Switching between topics I continue, “Gosto muito a esculptura de Exu. Está bem feito”. -I very much like the Exu sculpture. It is well done. I had accepted his presence as another example of the bonding between faiths. “…..Oo. Este home, ele não é Exu. Eu posso ver porque voce esteve achando isso. Mais, não é ele.” I retorted, “Huh?” Essa esculptura é uma imagem da molher ao lado; dentro na desegno.Sim. Aquela.”

Now, I am truly stumped. Does she not want to reveal a truth set down as a construct hundreds of years ago? This likeness is so reminiscent of Ex..and No; it is not a feminized image. I sat on my thoughts and the images, wrestling with my logic and perceptions. Roaming the surfaces, my eyes continue to investigate and question the premise; while I look for some concordance. Her smiling face and the glint in her eye allowed me to insert a ray of doubt regarding her statement. The alleged door closed and we stopped discussing this piece, moving toward the hallway and the backyard.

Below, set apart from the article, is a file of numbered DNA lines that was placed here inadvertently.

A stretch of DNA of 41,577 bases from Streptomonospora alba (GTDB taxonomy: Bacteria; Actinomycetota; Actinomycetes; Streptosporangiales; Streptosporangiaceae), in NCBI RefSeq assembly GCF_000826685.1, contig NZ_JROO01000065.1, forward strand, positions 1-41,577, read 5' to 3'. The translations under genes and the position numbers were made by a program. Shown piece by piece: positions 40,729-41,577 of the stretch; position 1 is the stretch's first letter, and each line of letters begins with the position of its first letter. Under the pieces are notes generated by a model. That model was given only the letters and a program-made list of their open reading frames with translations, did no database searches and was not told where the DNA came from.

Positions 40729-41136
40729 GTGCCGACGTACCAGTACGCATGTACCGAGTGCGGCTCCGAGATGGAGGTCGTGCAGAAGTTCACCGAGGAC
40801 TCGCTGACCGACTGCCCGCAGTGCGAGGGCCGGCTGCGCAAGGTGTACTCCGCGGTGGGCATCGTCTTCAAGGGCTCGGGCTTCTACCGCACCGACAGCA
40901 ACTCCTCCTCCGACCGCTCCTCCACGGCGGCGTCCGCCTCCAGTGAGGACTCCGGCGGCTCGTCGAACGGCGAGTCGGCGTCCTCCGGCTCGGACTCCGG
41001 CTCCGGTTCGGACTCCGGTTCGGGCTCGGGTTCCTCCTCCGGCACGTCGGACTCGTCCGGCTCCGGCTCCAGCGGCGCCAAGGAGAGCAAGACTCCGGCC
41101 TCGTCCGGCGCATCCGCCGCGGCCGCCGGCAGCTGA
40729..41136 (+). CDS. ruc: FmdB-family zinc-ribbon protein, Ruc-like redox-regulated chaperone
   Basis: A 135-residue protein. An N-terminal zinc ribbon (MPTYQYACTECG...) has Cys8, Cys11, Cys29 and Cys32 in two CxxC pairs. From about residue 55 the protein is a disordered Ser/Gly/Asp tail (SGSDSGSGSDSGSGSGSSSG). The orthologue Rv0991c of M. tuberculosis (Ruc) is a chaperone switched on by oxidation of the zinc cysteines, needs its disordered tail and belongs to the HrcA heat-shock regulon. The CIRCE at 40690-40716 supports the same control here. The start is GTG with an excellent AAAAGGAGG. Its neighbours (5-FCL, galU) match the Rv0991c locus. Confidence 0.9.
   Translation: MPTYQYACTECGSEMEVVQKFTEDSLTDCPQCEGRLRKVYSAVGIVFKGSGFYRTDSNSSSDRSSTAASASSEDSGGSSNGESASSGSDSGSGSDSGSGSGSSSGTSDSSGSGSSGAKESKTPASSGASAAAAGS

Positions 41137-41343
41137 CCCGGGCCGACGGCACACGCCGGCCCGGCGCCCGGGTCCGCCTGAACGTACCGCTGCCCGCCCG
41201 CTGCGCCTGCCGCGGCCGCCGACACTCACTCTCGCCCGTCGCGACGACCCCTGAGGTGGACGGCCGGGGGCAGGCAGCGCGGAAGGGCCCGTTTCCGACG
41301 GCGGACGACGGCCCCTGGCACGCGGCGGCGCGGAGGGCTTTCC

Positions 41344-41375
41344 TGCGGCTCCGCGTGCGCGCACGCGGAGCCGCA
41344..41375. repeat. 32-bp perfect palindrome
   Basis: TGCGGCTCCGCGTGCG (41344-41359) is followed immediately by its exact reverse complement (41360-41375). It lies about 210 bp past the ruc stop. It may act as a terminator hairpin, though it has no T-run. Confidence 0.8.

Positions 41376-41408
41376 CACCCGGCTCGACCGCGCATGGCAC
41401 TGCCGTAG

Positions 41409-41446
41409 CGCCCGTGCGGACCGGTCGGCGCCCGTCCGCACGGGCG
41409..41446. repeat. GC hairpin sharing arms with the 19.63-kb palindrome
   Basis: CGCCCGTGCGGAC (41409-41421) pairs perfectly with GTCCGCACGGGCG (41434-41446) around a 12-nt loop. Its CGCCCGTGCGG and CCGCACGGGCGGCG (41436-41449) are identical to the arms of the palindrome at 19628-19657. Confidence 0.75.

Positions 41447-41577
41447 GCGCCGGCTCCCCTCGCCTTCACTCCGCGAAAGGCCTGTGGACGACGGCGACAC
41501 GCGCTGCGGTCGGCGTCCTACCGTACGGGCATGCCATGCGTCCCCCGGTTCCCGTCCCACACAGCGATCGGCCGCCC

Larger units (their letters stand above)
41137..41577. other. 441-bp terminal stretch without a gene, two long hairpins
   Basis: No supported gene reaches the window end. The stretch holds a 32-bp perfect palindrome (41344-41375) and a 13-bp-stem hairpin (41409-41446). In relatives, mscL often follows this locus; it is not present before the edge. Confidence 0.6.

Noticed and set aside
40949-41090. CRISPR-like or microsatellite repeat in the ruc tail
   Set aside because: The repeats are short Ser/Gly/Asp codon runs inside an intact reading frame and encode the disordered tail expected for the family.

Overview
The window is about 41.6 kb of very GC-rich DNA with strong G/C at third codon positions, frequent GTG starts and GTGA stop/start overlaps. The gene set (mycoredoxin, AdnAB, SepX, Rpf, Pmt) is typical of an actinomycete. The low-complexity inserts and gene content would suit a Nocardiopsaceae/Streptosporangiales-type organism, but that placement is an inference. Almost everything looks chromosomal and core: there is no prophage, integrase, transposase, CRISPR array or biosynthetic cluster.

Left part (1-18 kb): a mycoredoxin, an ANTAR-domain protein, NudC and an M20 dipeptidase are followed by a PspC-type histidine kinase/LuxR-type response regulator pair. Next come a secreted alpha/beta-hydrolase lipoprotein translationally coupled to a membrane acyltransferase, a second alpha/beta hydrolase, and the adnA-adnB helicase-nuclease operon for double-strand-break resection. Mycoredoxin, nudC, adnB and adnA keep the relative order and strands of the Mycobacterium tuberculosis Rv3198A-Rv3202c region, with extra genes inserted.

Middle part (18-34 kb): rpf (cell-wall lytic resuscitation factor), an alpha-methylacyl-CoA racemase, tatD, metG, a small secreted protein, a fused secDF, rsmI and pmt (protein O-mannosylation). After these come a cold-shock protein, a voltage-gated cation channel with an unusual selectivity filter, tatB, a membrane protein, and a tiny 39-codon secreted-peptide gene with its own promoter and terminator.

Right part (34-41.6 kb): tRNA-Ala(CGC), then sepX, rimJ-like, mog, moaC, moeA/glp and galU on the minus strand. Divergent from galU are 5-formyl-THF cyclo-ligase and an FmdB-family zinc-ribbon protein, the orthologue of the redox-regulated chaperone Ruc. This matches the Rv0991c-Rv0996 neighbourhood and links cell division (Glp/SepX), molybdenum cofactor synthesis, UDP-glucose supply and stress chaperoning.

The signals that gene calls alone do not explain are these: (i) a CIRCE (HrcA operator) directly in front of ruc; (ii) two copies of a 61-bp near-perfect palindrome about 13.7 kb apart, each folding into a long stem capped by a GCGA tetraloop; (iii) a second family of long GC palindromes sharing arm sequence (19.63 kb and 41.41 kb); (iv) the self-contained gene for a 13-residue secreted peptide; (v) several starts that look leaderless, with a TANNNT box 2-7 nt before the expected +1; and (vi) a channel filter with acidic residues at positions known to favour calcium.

The yard is nondescript, ordinary. Two reddish benches face each other. A large white planter is standing empty on top of the scrub grass. In the distance I see a partial view of Avenida des Sapateiras, made famous by Jorge Amado. The hallway door closes, revealing a long glass case mounted to the structural wall. Four large square concrete lids are set just below the ground’s surface. The covers of the communal crypts housing the slave remains from this neighborhood. Inside the case are plastic flowers and references to Escrava Anastacia, a famous local slave who faced and fought her captors. She has a power and place in history akin to Sojourner Truth. Her remains now reside in Rio. We stand quietly, staring at the contents of this display. I cry briefly, scattered tears, not a river. I thank her and walk towards the street.